Clinicians may improve diagnostic accuracy for anemia by setting different serum ferritin thresholds depending on patient age and gender, according to research published in the American Journal of Hematology.

Researchers attempted to enumerate a more exact relationship between reference intervals of serum ferritin and iron deficiency based on patient age and gender.

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Two cohorts of patients were included from Massachusetts General Hospital: the first, for an interpatient analysis, included data from 48,409 patients that were used to determine the optimal serum ferritin reference interval for correctly diagnosing iron deficiency, and the second, for an intrapatient analysis, included data from 10,042 patients that were used to determine what level of serum ferritin increase was necessary for an increase in red blood cell measurements.

Declines in the red cell index of about 5% were associated with a serum ferritin threshold range of 10 ng/mL to 25 ng/mL. These figures were, however, lower in younger women (18-45 years) compared with older women (60-95 years) and men.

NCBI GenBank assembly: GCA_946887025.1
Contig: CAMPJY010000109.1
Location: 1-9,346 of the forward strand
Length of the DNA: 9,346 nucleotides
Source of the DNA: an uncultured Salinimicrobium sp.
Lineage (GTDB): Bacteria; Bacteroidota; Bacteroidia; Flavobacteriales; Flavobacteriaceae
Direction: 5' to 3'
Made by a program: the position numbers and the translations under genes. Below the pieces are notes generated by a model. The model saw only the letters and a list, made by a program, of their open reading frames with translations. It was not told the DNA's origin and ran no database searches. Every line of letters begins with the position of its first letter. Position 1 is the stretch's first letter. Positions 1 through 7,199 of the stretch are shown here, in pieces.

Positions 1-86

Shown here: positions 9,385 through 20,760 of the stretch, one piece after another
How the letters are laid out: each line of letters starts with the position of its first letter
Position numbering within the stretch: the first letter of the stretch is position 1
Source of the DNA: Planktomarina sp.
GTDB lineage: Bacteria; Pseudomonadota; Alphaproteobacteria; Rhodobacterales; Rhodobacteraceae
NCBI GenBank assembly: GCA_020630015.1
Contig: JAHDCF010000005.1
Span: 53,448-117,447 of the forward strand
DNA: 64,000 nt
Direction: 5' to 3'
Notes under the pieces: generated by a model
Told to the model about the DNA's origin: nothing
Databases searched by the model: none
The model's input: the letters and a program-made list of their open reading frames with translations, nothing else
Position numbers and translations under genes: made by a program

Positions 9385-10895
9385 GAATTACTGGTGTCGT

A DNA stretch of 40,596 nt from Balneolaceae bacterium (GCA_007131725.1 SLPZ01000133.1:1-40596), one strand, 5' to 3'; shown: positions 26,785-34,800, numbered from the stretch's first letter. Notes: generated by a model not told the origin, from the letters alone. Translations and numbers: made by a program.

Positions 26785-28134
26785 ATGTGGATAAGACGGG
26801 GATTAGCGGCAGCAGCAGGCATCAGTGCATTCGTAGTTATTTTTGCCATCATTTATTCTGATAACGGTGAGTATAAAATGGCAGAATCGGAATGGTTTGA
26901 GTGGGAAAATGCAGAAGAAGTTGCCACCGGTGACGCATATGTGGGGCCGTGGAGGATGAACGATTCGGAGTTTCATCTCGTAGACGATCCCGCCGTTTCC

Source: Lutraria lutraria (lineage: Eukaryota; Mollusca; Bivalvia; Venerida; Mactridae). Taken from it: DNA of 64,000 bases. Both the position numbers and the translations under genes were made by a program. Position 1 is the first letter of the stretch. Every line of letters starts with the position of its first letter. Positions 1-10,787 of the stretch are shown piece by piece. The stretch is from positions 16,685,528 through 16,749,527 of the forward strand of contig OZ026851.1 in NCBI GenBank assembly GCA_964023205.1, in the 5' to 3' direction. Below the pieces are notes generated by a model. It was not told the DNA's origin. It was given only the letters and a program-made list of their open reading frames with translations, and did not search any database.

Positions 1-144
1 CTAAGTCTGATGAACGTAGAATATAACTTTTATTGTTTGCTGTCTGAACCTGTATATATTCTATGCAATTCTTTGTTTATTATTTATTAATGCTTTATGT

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Similar results were found for determining the threshold of serum ferritin increase necessary for a red blood cell measurement increase: younger women had lower thresholds (approximately 15 ng/mL) compared with older women (approximately 25 ng/mL) and men (approximately 35 ng/mL).

“We have presented a framework for functionally defining iron deficiency in adults, and we have used this framework to show that the most appropriate serum ferritin cutoffs for diagnosis of iron deficiency may vary by age and sex within adults, and with reference to the hematologic parameter of interest,” the researchers concluded.

Reference

1.     Foy BH, Li A, McClung J, Ranganath R, Higgins JM. Data-driven physiologic thresholds for iron deficiency associated with hematologic decline [published online December 17, 2019]. Am J Hematol. doi:10.1002/ajh.25706